What is Cerebral palsy?
Cerebral palsy is a physical condition affecting muscle control and movement. It is usually caused by damage to the brain before, during or shortly after birth.
Causes can be complex, and as a result doctors are often unable to give a specific reason for the condition. However, for 80% of those affected, the damage to the brain happened while the baby was growing in the womb.
Factors include genetic problems, malformations of the brain, and maternal infection such as rubella or toxoplasmosis. Cerebral palsy cannot currently be screened before birth.
There are three types of cerebral palsy: spastic, dyskinetic and ataxic. Many people will have a mixture of all three types:
- Spastic cerebral palsy, accounting for about 70% of cases, affects the muscles in the body, making them tight, stiff and weak, and thus making it hard to control movement.
- Dyskinetic cerebral palsy (accounting for 10% of cases) leads to muscle control being disrupted by spontaneous writhing movements, with the muscles used for speech sometimes also affected.
- Ataxic cerebral Palsy (accounting for 20% of cases) causes problems with balance, shaking limbs, and speech difficulties.
(Information sourced from Scope).
Children with cerebral palsy will have difficulties controlling their muscles and movements. The condition itself, however, is not progressive.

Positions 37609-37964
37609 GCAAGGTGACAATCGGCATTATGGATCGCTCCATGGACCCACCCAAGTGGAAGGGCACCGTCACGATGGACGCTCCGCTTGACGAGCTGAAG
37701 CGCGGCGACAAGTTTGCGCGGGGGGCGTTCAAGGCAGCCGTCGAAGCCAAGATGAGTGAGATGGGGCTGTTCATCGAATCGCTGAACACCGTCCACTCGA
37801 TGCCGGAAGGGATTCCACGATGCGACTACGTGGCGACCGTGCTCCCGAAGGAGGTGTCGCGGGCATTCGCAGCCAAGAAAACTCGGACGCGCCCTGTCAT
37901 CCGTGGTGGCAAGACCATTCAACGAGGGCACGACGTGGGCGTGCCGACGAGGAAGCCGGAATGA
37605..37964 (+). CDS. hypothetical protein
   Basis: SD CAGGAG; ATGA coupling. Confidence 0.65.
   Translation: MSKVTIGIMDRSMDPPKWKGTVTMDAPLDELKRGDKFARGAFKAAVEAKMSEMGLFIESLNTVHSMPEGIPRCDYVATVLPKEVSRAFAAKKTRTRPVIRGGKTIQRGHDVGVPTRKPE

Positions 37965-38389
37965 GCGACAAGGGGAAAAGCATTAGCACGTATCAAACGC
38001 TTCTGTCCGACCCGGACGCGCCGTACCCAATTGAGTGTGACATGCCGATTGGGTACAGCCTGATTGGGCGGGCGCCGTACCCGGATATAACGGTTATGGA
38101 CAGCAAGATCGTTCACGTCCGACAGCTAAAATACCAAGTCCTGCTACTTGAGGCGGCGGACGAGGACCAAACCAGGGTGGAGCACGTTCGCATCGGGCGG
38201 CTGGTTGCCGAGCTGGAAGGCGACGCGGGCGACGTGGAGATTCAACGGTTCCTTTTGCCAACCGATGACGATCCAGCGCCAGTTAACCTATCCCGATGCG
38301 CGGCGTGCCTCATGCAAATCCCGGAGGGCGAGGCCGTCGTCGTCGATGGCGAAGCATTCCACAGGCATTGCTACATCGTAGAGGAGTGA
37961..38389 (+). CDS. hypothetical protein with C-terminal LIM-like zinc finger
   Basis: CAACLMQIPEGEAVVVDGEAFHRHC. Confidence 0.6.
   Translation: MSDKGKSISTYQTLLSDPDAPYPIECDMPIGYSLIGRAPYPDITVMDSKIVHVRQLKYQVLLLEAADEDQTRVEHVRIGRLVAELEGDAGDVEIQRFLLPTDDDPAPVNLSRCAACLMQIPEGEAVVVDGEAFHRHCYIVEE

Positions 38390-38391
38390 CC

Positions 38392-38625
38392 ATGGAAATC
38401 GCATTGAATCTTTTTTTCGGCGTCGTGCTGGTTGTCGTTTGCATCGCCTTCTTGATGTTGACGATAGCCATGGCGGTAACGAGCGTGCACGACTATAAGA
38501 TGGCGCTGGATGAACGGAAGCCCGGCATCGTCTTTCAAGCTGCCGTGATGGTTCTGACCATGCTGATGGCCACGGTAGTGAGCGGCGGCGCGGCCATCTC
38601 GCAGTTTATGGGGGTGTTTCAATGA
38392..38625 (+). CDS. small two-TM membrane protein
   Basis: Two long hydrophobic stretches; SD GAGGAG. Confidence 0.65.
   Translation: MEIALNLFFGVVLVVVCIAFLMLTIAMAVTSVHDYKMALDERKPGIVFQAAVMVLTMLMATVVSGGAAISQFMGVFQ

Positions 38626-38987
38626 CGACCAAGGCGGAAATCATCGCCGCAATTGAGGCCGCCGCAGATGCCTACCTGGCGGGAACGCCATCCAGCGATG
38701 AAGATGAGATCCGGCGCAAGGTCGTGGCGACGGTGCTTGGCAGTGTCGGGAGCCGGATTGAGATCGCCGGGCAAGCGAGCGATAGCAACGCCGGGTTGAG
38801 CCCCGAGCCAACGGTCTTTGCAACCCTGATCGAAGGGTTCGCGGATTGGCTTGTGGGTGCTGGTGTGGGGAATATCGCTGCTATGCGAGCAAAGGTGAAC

Depending on the area of the brain affected, some children may experience associated difficulties which become apparent as they develop. These difficulties can include:
- Crawling and walking, dressing, maintaining posture.
- Feeding and speech (due to the lack of coordination of the muscles of the mouth)
- Hearing or Visual impairment
- Epilepsy - affecting one in three children and adolescents with cerebral palsy
- Behavioural problems such as anxiety or hyperactivity – these affect one in four children with cerebral palsy
A common misconception is that people with cerebral palsy inevitably have learning disabilities. This may have arisen because people with the condition can have problems controlling their facial movements and speech, and it can be difficult to understand them at first.
Cognitive or learning disabilities do occur and it is estimated that 45% of children with cerebral palsy have a learning disability.
However, as with any other children, there is a wide range of intelligence, and many perform very well at school.
There is no cure for cerebral palsy and each person with it is affected in a different way, but physiotherapy and other therapies (e.g. speech and language therapy) can often help people become more independent.
About one in every 400 children is affected by cerebral palsy in the UK, with the condition affecting people from all ethnic and social groups. (Read more on the Scope website).
Scope works with disabled people and their families, offering practical support through information, education and everyday care, and aiming to challenge assumptions about disability.
The NHS also has a page dedicated to cerebral palsy.